4Q 2018 Market Summary
The fourth quarter of 2018 marked one of the most challenging and volatile investment environments since the 2008 global financial crisis. The S&P 500 Index declined 13.5% during 4Q, resulting in a 4.4% decline for the year. This 2018 decline marks the first calendar-year decline for the Index since 2008, when the S&P 500 Index plunged 37%. While difficult to pinpoint a root cause for this recent sell-off, it’s clear that investors are concerned over a global economic slowdown following almost a decade of economic expansion.
The 4Q sell-off was broad-based across almost all sectors. The energy sector declined 24% as oil prices dropped. The technology and industrial sectors each declined just over 17% during the quarter, while the consumer discretionary and communications sectors (including many social media firms) both dropped just over 15%. Financials also declined 13.1% during the quarter. Sectors that outperformed the S&P 500 Index on a relative basis during the quarter included historically defensive industries like consumer staples (down 4.9%), healthcare (down 8.7%), real estate (down 3.8%), and utilities (up 1.4%). The relative outperformance of these defensive industries also helped value-focused strategies outperform growth strategies. The Russell 1000 Value Index dropped 11.7% during 4Q compared to a 15.9% decline for the Russell 1000 Growth Index.
Small cap stocks, which rallied for most of the year on the back of tax cuts, fell 20.2% during the quarter. Non-U.S. stocks struggled almost all year and those struggles continued during the quarter. The MSCI EAFE Index, which tracks foreign developed markets, dropped 12.5% and the MSCI Emerging Markets Index fell 7.5% during the quarter.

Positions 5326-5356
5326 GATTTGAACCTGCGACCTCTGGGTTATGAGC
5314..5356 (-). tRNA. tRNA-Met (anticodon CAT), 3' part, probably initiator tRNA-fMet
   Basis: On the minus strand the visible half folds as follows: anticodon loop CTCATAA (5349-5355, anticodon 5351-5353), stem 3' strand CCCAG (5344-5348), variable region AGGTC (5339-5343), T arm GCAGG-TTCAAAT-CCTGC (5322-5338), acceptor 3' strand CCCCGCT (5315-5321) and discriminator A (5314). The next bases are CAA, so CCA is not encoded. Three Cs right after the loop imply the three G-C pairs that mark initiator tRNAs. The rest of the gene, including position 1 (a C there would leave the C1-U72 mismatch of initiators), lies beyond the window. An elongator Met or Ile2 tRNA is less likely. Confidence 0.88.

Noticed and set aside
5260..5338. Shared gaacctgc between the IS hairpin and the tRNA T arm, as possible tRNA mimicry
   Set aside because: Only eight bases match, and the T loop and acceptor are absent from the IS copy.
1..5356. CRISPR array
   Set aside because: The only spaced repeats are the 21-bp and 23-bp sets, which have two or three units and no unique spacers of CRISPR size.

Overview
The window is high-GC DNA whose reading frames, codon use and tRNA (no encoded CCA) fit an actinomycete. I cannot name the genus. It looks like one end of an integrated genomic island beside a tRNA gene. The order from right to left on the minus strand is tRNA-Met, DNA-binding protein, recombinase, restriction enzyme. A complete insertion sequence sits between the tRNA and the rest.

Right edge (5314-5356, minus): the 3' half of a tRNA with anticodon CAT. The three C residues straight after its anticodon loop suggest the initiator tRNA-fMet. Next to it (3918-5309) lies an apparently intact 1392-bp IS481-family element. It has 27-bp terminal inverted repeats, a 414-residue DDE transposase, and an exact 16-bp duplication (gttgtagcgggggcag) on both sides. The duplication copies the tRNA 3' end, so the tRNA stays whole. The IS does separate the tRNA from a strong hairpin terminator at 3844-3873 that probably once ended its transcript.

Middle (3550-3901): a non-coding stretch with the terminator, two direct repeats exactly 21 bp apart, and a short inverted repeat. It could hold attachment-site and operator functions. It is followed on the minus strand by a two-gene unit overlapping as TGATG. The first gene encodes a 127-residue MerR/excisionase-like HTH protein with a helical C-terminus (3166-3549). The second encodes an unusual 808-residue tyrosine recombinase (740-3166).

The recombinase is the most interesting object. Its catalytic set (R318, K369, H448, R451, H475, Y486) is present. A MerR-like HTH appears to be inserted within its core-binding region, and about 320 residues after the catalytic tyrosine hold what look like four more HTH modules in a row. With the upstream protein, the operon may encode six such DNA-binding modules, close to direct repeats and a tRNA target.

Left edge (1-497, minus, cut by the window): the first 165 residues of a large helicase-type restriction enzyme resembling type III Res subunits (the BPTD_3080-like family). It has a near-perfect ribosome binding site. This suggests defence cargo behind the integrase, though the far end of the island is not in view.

The Federal Reserve raised their key Fed Funds rate in December 2018 for the ninth time since 2015, now targeting a range between 2.25% - 2.50%. One-year Treasury rates increased .04% during the quarter to 2.6%, however most other rates across the yield curve fell during the same time period, as investors fled equities for the safety of bonds. For example, 10-year Treasury rates peaked at 3.2% in November before falling to 2.7% to close the year. Similarly, 30-year Treasury rates declined from 3.2% to 3.0% at the end of the quarter.
Falling interest rates helped bond prices during the quarter. The Bloomberg Barclays U.S. Aggregate Bond Index returned a positive 1.6% during the quarter and effectively broke even for the full year. The corporate bond market did not fare as well. The Bloomberg Barclays U.S. Corporate Bond Index fell 0.2% during the quarter, while high yield bonds, measured by the Bloomberg Barclays U.S. Corporate High Yield Index, dropped 4.5%. The Bloomberg Barclays Municipal Bond Index generated a positive return of 1.7% during the quarter.
Commodity prices also struggled during 4Q. The Bloomberg Commodity Index fell 9.4% during the quarter as oil prices fell from $75 to $44 for a barrel of West Texas Intermediate oil. The LBMA Gold Price Index rallied 7.7% during the quarter.